In a letter to shareholders in 1983, Warren Buffett described the type of investors he sought to attract to Berkshire Hathaway Inc., the company he built into the multi-billion-dollar holding company and conglomerate it is today.
Like other financial crises over the past quarter-century, the COVID-19 pandemic created tremendous opportunities, according to Michael Gatto, partner of Silver Point Capital, a credit-focused hedge fund, and adjunct professor at Columbia Business School and the Gabelli School.
In a lively Centennial Speaker Series’ webinar, professor and historian Shennette Garrett-Scott painted an animated picture of Harlem in the roaring 1920s and explained how two African American women built a thriving financial enterprise in the heart of it.
The legendary billionaire Warren Buffett is best known for his distinctive value investment style. But there’s more to his success as chairman and CEO of Berkshire Hathaway Inc., the American conglomerate that owns companies like Geico, Benjamin Moore, and Duracell.
Thomas Paine’s “Common Sense” was one of the most influential writings in American history. Its arguments and Enlightenment-era ideas at the start of the American Revolution helped pave the way for the Declaration of Independence in 1776 and shaped the foundations of the United States of America.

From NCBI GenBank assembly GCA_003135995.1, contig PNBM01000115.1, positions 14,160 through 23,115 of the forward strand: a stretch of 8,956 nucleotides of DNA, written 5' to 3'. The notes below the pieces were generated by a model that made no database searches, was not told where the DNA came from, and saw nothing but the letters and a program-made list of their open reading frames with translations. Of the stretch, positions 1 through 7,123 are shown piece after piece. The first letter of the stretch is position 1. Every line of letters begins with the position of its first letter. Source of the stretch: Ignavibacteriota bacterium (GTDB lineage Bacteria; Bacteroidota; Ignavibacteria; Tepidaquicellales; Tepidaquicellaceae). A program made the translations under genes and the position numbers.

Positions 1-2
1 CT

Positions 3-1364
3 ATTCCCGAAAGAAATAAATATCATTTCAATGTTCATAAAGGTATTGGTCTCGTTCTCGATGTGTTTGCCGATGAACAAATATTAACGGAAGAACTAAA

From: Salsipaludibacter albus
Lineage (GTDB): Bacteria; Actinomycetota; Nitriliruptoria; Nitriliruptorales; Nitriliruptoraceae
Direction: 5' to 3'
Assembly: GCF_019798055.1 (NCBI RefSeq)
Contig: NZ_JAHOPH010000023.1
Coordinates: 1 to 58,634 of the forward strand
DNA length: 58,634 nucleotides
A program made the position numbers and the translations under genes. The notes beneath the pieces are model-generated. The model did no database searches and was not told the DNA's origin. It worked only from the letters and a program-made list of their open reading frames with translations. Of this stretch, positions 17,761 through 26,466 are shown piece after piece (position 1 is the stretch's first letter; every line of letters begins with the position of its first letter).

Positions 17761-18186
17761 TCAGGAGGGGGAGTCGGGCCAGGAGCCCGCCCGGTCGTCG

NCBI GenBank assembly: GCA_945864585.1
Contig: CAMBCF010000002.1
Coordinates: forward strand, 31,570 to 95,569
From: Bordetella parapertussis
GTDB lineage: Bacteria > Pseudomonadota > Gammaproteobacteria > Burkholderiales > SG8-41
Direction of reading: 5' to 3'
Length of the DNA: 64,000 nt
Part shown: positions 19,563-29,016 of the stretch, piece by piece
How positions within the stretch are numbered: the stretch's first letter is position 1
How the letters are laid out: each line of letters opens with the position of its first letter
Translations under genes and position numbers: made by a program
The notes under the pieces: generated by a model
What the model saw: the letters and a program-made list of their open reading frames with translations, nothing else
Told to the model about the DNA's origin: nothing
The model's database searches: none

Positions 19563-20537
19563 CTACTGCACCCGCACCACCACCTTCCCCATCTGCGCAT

Maximizing shareholder value and increasing profits is the “old story” of business. During his presentation as part of the Centennial Virtual Speaker Series, R. Edward Freeman, professor of business administration at the University of Virginia Darden School of Business, said that we need to create a new story.
Trust in money is implicit, but when money is manipulated, trust is lost, leading to economic and social instability and human suffering. Such is the basis of an award-winning PBS documentary, “In Money We Trust?,” which was screened at Fordham’s Gabelli School of Business Lincoln Center campus in a program presented in partnership with the Museum of American Finance on November 11th.